In the end, it's definitely game related, but I don't see how it's A) reasonably answerable, or B) provides any value, even if answered.

• In response to B, If you are more likely to get certain cards, then you know you will more then likely need to trade/buy cards to finish the badge. This is mainly about the current Summer Sale, but it could potentially be for any game that gives cards based on purchases. Commented Jul 20, 2013 at 21:10
• In response to A, you can see any user's cards by using the following format: steamcommunity.com/id/[ID#]/badges. This means you theoretically have access to see every user's cards, giving you a more then sufficient sample size. Commented Jul 20, 2013 at 21:22
• I think there's probably at least a privacy concern in trolling through private profiles (if that's even possible), and you're not refuting B at all. The only way you can know is after the fact. After your personal sample size is large enough, you know which cards to get because you don't have them. Commented Jul 20, 2013 at 21:43
• @fbueckert - I'd imagine anyone who set their profile to 'public' would be fair game however, at least for non commercial interests. I do still believe its a speculative question, as only the devs could answer it authoritively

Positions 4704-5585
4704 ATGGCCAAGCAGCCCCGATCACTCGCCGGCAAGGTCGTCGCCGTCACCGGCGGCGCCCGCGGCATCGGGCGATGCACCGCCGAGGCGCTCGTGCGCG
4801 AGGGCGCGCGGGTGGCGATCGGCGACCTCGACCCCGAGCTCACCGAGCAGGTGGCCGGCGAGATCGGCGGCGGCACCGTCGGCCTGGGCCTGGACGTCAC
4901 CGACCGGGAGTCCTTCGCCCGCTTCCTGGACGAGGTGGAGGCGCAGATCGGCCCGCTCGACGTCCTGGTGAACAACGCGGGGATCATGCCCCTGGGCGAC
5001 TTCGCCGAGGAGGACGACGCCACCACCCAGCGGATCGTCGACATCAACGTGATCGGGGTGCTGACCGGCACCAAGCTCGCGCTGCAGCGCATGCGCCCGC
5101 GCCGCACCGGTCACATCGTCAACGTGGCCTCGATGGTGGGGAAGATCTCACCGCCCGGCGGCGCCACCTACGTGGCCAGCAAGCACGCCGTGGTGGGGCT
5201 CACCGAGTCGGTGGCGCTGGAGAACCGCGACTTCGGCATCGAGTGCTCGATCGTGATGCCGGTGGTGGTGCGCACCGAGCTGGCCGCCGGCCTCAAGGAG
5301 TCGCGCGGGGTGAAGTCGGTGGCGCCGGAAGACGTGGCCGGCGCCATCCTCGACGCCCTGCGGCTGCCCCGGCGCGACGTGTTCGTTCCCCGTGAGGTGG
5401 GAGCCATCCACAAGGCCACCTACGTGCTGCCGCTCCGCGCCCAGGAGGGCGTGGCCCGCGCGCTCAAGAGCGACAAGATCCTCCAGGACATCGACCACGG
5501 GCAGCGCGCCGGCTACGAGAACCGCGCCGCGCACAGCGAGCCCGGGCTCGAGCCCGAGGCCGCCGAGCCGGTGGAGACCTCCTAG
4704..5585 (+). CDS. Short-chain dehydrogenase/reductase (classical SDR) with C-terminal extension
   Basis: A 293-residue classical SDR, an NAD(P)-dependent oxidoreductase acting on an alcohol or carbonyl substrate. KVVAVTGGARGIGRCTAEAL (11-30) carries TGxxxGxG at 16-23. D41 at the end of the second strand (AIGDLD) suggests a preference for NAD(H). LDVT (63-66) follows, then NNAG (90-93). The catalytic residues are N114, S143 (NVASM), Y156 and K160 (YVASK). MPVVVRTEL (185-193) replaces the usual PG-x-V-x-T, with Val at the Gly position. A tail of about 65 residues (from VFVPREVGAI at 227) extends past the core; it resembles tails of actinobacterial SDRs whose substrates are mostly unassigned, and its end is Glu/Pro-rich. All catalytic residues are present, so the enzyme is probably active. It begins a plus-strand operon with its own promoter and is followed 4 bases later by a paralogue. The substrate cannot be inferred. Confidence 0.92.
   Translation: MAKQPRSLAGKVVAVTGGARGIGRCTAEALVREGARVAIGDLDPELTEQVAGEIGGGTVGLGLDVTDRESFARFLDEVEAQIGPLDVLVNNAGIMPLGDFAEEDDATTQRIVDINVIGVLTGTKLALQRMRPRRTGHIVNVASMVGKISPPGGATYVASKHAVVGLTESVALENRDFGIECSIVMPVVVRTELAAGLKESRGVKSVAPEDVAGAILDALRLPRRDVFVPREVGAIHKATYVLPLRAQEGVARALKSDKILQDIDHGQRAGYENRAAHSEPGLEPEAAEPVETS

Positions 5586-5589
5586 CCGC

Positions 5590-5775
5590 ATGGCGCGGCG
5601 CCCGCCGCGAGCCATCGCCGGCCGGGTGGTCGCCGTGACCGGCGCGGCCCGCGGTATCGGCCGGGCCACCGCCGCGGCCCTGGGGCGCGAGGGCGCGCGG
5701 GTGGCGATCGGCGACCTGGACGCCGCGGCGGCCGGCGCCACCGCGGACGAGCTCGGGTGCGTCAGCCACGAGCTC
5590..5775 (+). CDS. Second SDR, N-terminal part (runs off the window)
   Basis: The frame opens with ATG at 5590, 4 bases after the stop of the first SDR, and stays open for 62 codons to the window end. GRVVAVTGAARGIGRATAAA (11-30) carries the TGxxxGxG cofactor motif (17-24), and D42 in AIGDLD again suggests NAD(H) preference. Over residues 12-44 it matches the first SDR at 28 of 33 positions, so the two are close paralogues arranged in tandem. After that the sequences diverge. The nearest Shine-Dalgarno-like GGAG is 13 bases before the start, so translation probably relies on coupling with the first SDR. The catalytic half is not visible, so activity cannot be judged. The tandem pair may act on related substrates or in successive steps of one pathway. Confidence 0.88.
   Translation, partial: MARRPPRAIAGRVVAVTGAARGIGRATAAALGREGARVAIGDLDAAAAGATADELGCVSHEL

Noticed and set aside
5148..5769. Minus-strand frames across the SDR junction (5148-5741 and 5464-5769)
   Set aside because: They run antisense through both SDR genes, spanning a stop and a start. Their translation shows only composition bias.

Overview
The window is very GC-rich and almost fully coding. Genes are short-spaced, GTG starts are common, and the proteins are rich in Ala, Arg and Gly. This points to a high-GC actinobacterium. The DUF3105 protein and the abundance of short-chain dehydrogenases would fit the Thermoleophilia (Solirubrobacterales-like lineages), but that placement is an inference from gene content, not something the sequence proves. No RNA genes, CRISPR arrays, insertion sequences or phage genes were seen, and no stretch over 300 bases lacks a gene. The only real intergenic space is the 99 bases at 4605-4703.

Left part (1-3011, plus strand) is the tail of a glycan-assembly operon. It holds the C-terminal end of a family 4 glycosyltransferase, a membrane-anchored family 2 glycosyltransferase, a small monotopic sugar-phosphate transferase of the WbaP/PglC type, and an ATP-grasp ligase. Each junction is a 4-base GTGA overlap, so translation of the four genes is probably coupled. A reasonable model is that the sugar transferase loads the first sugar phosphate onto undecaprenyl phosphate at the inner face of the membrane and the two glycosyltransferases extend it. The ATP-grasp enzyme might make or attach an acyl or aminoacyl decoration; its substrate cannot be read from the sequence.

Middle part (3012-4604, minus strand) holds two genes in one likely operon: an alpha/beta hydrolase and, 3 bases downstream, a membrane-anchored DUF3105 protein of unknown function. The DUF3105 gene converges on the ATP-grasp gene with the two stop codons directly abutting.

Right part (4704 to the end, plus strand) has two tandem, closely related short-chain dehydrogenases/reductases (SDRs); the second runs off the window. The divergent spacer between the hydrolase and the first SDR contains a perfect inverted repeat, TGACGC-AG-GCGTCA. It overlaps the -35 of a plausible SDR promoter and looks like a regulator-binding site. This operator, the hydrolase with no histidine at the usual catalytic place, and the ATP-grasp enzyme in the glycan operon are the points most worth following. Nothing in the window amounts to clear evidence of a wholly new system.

– Robotnik Mod
Commented Jul 21, 2013 at 15:41
• @Robotnik Well, with a big enough sample size, we at least have enough data to make some rather accurate guesses, but I still question the value of figuring this out, authoritive or not. Commented Jul 21, 2013 at 16:41

As hinted at in the comments here and on the question itself, there are two problems with your question:

1. It's unanswerable by anyone except a handful of folks at Valve.
2. If we make unwarranted assumptions (due to #1) about the probabilities of receiving cards and answer based on them, then it's purely a statistics question. It has nothing to do with gaming or Steam.

That's just not the kind of question this site is for.

• @badp Steam Market numbers are not all generated cards. To do a proper analysis, a partial snapshot doesn't give an accurate picture. Commented Jul 20, 2013 at 20:36
• @fbueckert That's incorrect as I try to explain in my answer, but that's not relevant. His question is about whether or not users get put into bins with different card dropping probabilities. My question is about whether or not cards drop equally as likely for everybody. They're different questions and I'm afraid Matthew is correct about the lack of data. I don't know if that's a good enough reason to drive a question off.